Michele Minehart

words & yoga

Date: September 11, 2012

What does 9/11 have to do with Jesus?

My FB feed erupted in people remembering a day that has been etched in our brain. We all recall where we were, who we were with and our reactions to the towers falling. Each year we turn our hearts and our memories to those closest to the horror and revisit their stories. 

It’s a natural phenomenon, to remember and relive, even such horrific events. Our country bore a tragedy together which shaped us individually and as a nation. We tell one another, “Never forget” but do we know why? Not just to honor the victims, though they deserve a place in prayer and reflection. But I think remembering 9/11 goes deeper than a national holiday. I think our experience of September 11th exposed something we didn’t realize had anything to do with the message of Jesus. 
Last night after reflecting on Esther and Daniel, I let it sink in how they were living in captivity, mastered by another people group and government. I realized how within the story of the people of God lies a strand of struggle against control and power and oppression. Being a 21st century American, it’s a piece of the Gospel puzzle that I – we – simply cannot fully wrap our minds around.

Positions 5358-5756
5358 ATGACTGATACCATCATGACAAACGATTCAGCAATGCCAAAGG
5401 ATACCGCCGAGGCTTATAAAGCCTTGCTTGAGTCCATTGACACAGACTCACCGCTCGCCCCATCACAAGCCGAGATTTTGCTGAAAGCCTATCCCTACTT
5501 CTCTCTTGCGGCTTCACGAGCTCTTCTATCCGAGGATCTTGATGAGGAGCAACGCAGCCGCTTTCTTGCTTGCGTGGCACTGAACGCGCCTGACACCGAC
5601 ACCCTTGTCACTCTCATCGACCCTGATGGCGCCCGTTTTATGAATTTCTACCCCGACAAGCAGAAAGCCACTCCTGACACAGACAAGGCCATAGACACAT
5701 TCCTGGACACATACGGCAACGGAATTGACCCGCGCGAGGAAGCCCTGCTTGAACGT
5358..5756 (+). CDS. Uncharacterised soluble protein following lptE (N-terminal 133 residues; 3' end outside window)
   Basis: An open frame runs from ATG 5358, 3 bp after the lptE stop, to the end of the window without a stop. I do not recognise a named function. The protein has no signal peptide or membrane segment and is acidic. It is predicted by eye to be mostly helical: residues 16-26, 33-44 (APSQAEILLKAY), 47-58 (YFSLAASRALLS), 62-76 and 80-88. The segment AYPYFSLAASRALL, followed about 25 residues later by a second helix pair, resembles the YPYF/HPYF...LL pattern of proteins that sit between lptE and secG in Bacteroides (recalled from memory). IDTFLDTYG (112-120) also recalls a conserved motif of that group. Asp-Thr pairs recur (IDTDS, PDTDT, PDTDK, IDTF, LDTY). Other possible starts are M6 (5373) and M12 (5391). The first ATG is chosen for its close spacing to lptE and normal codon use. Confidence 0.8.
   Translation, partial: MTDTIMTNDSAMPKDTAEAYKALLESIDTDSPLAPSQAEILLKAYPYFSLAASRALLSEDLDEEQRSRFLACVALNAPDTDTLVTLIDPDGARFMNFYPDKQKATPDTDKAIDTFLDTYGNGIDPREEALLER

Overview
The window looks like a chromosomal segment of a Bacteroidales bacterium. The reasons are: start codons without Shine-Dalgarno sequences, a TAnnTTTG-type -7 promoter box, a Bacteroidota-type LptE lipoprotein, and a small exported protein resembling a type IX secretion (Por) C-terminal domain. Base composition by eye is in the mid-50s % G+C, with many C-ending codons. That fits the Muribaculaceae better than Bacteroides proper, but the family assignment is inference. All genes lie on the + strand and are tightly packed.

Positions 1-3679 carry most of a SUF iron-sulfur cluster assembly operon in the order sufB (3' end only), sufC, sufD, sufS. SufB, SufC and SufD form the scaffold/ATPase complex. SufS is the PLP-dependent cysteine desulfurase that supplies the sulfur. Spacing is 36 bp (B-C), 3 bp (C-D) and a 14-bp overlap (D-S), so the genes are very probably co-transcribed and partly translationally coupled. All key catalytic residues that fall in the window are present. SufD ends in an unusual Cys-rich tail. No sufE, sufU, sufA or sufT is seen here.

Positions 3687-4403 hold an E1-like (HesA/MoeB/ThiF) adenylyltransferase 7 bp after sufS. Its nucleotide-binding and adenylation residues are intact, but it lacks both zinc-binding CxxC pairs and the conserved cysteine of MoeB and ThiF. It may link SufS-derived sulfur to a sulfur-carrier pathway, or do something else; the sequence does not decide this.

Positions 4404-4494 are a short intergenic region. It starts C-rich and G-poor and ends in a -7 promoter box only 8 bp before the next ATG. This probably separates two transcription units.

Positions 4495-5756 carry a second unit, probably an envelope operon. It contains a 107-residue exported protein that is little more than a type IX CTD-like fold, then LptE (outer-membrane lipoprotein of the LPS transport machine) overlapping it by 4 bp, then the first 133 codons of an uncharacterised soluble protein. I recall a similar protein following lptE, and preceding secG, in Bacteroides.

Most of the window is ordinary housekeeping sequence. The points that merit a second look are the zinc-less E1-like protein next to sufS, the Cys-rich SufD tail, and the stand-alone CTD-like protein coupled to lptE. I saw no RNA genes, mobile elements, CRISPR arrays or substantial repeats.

God begins his work with Abraham, promising him a nation and a land. A place to call home. A land where he would reap what he sewed, and would eat what he planted. Throughout the story of Issac, Jacob, Joseph, Moses and Joshua the people of God journeyed toward what they hoped would be sovereignty.  Fast forward and they finally find themselves in the Promised Land. It’s good for a while, until the people forget God. So the Babylonians move in, take over and haul them out of their own country to be slaves. 
All of this makes for great story behind a pulpit or on a flannel board, but I just don’t think we completely fathom what was happening. Another country, another king, marched in, killed a bunch of their men, tore families from their homes and their gardens and their schools and their neighbors, and took them someplace else so they could be servants. Even after the nation of Israel is allowed to return, remnants don’t make it back, such as Esther. 
We were born into freedom. I’m not much of a flag waver, but I think those of us who follow Jesus owe our predecessors a bit more regard than what we often realize. And not just those who fought and are fighting; but a realization that we are living a part of the Gospel promise. 
American Christianity lacks a firm understanding of how the gospel of Jesus freed us not just from sin (though it did) but it paved the way to living free of a master. Unlike Daniel and Esther, we live free of fear from someone mandating we bow down to anything other than what we believe to be true. We are truly able to serve only God. 
The events of 9/11 shook us because for it introduced to our generation the concept that freedom is not a guarantee. We can be tormented and attacked. Someone could – and did – cross our boundaries and threaten the promises we often take for granted. 
For the people of God, they lived 9/11 occurrences frequently. Some, for their entire existence, lived under a foreign regime. Don’t you suffer shortness of breath to think about what if Al Quida had won and conquered? What if bin Laden had somehow gained control? That same anxiety is what generations and generations of people woke up to each and every day. I’m sure somewhere, some still do.